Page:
The He-Be debate is something of an aside to the philosophical debate that Scerri has unleashed by being quite so adamant that all the various Periodic Table arrangements are moving towards an ultimate version. He doesn’t wish to imply that his version is the essential, final version of which he speaks, but it is perhaps a step closer than the conventional PT we all know and love. “My belief is that there is one true and objective periodic classification even if we have not yet arrived at it,” he says.

Others, such as Philip Stewart, a longstanding fan of the spiral Periodic Table painted by artist Edgar Longman for the Science Exhibition of the 1951 Festival of Britain, based on chemist John Drury Clark’s 1933 original, is not convinced. Stewart argues that to search for “The Ideal Periodic Representation” is to take leave of the messy world of everyday bodies and drift off into Platonic mysticism. Software developer Melinda Green who developed a fractal Periodic Table for educational use agrees and says that an ultimate PT does not exist. Our perspective inevitably distorts reality, she says, any arrangement is purely subjective. “Neither the periodicity nor any classification is intrinsic to nature,” explains Green. “Periods of what? Where do these classes come from? They come from us to suit our particular purposes,” she says.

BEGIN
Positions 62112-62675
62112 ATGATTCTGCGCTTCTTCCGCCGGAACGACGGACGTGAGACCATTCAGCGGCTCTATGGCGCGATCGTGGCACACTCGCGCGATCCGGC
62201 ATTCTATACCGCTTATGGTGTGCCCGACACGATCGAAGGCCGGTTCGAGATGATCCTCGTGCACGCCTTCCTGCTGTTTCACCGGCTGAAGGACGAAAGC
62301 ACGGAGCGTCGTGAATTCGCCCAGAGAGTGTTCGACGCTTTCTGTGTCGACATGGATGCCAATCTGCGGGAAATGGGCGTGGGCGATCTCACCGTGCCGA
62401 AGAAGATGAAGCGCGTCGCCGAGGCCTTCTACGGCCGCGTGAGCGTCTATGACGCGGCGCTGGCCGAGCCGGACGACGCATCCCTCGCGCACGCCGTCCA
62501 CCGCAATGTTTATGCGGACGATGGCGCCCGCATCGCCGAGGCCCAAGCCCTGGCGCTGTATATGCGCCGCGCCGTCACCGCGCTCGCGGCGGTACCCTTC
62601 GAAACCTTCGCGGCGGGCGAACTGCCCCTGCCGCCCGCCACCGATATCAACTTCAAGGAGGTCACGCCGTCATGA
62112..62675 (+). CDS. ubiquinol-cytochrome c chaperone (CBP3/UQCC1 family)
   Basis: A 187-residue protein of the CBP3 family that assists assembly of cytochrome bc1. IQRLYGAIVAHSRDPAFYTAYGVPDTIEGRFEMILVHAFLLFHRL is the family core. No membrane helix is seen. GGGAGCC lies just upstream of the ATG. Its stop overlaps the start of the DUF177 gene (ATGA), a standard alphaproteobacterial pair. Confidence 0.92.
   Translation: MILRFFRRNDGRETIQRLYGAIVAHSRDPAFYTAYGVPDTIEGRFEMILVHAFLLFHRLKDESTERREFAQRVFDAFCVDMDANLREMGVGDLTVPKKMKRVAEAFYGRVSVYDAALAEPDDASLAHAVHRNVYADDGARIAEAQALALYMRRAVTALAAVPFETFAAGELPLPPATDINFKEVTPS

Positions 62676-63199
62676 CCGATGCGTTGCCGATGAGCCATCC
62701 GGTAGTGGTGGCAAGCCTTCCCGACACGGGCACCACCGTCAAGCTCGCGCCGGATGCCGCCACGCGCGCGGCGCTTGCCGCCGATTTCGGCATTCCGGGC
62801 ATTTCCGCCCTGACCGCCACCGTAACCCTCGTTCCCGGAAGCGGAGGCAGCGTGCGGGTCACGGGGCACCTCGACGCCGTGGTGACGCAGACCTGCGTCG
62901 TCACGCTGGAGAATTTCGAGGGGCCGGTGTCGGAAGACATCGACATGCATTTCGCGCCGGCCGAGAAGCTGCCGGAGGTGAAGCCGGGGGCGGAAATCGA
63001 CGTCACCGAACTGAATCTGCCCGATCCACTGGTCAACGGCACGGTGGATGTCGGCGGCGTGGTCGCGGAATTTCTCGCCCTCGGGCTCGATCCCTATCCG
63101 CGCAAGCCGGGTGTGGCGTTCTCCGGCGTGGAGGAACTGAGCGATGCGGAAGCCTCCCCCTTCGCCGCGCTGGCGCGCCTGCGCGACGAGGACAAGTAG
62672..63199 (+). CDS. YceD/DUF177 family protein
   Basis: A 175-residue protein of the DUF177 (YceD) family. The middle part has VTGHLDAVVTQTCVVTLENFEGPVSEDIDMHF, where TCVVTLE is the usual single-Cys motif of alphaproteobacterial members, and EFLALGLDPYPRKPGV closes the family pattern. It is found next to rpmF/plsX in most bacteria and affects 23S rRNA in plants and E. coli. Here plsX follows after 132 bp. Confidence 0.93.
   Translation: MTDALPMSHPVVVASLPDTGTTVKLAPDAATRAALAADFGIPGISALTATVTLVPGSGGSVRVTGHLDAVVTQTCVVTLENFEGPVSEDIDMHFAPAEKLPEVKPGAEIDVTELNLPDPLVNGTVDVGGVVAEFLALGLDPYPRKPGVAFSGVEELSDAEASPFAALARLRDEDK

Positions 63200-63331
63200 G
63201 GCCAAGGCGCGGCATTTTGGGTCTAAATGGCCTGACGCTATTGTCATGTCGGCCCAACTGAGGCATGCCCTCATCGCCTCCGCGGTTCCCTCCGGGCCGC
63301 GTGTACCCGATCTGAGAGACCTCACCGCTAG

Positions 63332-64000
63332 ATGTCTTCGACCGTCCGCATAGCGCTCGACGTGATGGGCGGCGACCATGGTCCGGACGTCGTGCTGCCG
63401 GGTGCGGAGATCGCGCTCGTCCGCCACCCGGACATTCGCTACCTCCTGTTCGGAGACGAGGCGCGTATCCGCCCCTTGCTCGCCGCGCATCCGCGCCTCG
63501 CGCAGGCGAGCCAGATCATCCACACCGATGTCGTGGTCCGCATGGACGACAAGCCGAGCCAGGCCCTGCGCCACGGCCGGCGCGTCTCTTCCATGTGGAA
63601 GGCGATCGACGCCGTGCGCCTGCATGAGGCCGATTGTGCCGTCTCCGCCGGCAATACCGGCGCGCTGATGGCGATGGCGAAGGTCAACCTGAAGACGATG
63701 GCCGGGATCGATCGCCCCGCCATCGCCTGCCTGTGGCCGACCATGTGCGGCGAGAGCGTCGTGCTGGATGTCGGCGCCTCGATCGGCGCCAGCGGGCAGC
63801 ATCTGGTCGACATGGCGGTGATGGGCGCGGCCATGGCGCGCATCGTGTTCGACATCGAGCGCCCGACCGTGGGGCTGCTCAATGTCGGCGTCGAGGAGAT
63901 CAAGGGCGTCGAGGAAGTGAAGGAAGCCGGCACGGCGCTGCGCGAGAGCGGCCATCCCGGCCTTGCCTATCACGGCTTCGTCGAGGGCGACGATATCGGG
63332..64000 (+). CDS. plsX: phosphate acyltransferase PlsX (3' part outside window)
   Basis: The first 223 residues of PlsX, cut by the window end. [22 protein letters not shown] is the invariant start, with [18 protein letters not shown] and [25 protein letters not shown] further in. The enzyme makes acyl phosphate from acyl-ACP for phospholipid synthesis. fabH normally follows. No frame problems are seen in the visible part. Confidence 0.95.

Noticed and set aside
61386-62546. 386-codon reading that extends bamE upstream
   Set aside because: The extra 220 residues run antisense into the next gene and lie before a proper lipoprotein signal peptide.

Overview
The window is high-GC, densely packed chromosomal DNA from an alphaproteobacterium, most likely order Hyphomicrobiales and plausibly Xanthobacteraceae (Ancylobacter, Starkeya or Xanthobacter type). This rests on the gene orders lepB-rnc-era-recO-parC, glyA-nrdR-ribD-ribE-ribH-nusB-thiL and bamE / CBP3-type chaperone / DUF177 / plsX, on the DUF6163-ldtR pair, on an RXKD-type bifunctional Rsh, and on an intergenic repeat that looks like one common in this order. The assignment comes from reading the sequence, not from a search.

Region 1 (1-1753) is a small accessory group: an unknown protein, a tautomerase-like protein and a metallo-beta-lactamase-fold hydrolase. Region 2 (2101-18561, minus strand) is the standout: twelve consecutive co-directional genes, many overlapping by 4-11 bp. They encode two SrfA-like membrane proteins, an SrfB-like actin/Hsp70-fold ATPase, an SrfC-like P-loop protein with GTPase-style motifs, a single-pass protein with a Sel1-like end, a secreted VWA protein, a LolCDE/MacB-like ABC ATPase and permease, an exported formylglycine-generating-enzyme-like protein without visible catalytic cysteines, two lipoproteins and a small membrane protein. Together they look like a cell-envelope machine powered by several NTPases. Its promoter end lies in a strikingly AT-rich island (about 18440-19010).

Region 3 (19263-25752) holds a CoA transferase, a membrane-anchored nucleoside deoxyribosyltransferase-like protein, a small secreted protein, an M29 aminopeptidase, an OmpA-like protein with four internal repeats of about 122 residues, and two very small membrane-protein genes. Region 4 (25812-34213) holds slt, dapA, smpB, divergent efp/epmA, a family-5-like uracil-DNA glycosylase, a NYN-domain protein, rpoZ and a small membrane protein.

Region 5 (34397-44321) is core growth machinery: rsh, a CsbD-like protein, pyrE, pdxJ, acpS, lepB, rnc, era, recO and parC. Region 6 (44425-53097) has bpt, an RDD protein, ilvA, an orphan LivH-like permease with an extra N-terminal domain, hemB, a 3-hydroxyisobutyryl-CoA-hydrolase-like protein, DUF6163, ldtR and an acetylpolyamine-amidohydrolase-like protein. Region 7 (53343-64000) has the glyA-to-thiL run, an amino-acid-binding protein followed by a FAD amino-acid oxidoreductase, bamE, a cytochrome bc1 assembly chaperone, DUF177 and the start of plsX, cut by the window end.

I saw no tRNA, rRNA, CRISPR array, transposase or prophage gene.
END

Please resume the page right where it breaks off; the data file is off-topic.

Atomic number is perhaps the only intrinsic property of the elements, as suggested by Scerri too, but, adds Green, this is only fundamental by our subjective definition of the term “element” rather than it representing something ultimate about the universe as Scerri’s reasoning would suggest. “I don’t believe that there are any ways to describe anything about the universe without a relative position from which to describe,” adds Green. “Every description requires a describer. Subjectivity is not just an annoyance, it is the source of all meaning.”

Chemistry’s rich pageant

Stewart suggests that we should think of the rich variety of images that have been proposed in the last 150 years as “something more like an art exhibition than a competition to achieve perfection. So, is the elemental menagerie, nothing more than an art gallery? Martyn Poliakoff thinks so. Poliakoff is a professor of chemistry at the University of Nottingham, England, who works on supercritical fluids but has gained fame recently for his involvement in a science engagement project known as the Periodic Table of Videos that has gone “viral” on the internet. Poliakoff takes an entirely pragmatic approach to the PT. “I regard the PT as a tool like a hammer and, just like other tools, you have different forms for different purposes (e.g. a claw-hammer and a mallet). There just isn’t a “right” and “wrong” form. The different forms highlight different aspects,” he says. He suggests that the different forms can be useful, however. “I think that these weird forms of the PT often serve a purpose by highlighting some aspect of the elements that one might not otherwise have noticed,” he says.